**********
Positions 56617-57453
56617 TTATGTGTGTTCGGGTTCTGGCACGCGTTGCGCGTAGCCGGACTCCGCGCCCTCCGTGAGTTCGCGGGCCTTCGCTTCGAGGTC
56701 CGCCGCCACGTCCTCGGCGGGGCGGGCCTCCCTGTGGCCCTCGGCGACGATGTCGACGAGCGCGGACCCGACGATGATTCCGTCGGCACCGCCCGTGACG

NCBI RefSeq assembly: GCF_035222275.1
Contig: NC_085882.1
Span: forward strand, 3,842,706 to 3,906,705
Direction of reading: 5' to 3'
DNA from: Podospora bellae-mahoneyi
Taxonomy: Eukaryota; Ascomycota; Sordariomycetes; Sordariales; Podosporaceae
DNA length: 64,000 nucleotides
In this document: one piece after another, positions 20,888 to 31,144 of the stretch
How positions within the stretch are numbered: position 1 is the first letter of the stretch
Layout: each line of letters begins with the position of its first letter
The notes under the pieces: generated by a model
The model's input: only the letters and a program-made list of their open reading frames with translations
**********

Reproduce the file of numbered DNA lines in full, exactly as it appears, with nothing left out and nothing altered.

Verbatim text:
Positions 56617-57453
56617 TTATGTGTGTTCGGGTTCTGGCACGCGTTGCGCGTAGCCGGACTCCGCGCCCTCCGTGAGTTCGCGGGCCTTCGCTTCGAGGTC
56701 CGCCGCCACGTCCTCGGCGGGGCGGGCCTCCCTGTGGCCCTCGGCGACGATGTCGACGAGCGCGGACCCGACGATGATTCCGTCGGCACCGCCCGTGACG

NCBI RefSeq assembly: GCF_035222275.1
Contig: NC_085882.1
Span: forward strand, 3,842,706 to 3,906,705
Direction of reading: 5' to 3'
DNA from: Podospora bellae-mahoneyi
Taxonomy: Eukaryota; Ascomycota; Sordariomycetes; Sordariales; Podosporaceae
DNA length: 64,000 nucleotides
In this document: one piece after another, positions 20,888 to 31,144 of the stretch
How positions within the stretch are numbered: position 1 is the first letter of the stretch
Layout: each line of letters begins with the position of its first letter
The notes under the pieces: generated by a model
The model's input: only the letters and a program-made list of their open reading frames with translations